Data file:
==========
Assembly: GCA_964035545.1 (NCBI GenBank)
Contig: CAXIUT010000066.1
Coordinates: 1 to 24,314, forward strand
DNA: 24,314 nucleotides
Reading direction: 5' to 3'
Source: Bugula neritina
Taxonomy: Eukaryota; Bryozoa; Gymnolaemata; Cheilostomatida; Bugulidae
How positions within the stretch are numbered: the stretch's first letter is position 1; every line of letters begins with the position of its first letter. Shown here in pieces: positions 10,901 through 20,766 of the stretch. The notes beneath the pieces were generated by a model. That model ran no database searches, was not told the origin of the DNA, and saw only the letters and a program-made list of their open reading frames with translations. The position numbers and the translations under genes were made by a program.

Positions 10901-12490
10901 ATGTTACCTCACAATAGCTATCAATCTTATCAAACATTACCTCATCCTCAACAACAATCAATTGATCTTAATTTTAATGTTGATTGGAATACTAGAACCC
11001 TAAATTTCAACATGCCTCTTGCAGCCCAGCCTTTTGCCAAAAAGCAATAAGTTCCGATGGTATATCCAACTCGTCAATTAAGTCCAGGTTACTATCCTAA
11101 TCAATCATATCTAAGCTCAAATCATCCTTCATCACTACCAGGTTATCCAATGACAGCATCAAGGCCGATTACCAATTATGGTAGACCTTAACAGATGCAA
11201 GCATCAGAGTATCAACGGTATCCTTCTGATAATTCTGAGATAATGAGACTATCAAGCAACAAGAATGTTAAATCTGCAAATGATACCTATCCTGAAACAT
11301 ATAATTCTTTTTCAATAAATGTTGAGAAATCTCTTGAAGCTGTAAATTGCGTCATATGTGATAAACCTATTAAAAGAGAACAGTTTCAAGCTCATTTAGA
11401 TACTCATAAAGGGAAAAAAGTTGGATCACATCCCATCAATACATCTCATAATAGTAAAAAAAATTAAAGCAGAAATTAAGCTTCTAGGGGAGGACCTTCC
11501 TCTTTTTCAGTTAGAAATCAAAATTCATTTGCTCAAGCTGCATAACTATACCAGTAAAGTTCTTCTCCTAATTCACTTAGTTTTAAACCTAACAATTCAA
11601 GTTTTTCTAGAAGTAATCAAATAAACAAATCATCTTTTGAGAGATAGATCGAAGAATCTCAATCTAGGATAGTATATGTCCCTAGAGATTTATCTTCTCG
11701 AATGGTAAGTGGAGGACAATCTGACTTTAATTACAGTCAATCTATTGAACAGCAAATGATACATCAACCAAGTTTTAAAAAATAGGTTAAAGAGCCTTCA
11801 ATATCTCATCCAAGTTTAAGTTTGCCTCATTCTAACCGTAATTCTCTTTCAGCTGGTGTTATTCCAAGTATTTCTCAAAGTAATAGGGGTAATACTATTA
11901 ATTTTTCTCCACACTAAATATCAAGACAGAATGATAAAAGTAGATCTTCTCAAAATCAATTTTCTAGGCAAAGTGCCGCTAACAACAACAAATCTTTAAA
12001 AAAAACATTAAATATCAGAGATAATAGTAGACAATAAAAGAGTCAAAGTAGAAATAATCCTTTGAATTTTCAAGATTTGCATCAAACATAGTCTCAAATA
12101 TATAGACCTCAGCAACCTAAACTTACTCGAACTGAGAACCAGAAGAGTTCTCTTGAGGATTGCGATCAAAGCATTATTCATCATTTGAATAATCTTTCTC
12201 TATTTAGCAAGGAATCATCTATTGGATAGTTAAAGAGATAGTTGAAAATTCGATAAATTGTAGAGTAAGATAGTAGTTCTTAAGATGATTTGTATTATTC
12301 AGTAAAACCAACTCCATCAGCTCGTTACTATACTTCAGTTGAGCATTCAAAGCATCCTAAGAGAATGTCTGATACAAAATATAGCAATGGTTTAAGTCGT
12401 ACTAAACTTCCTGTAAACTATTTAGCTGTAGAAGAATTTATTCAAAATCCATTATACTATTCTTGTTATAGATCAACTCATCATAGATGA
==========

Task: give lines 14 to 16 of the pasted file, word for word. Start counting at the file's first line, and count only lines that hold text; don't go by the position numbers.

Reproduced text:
11301 ATAATTCTTTTTCAATAAATGTTGAGAAATCTCTTGAAGCTGTAAATTGCGTCATATGTGATAAACCTATTAAAAGAGAACAGTTTCAAGCTCATTTAGA
11401 TACTCATAAAGGGAAAAAAGTTGGATCACATCCCATCAATACATCTCATAATAGTAAAAAAAATTAAAGCAGAAATTAAGCTTCTAGGGGAGGACCTTCC
11501 TCTTTTTCAGTTAGAAATCAAAATTCATTTGCTCAAGCTGCATAACTATACCAGTAAAGTTCTTCTCCTAATTCACTTAGTTTTAAACCTAACAATTCAA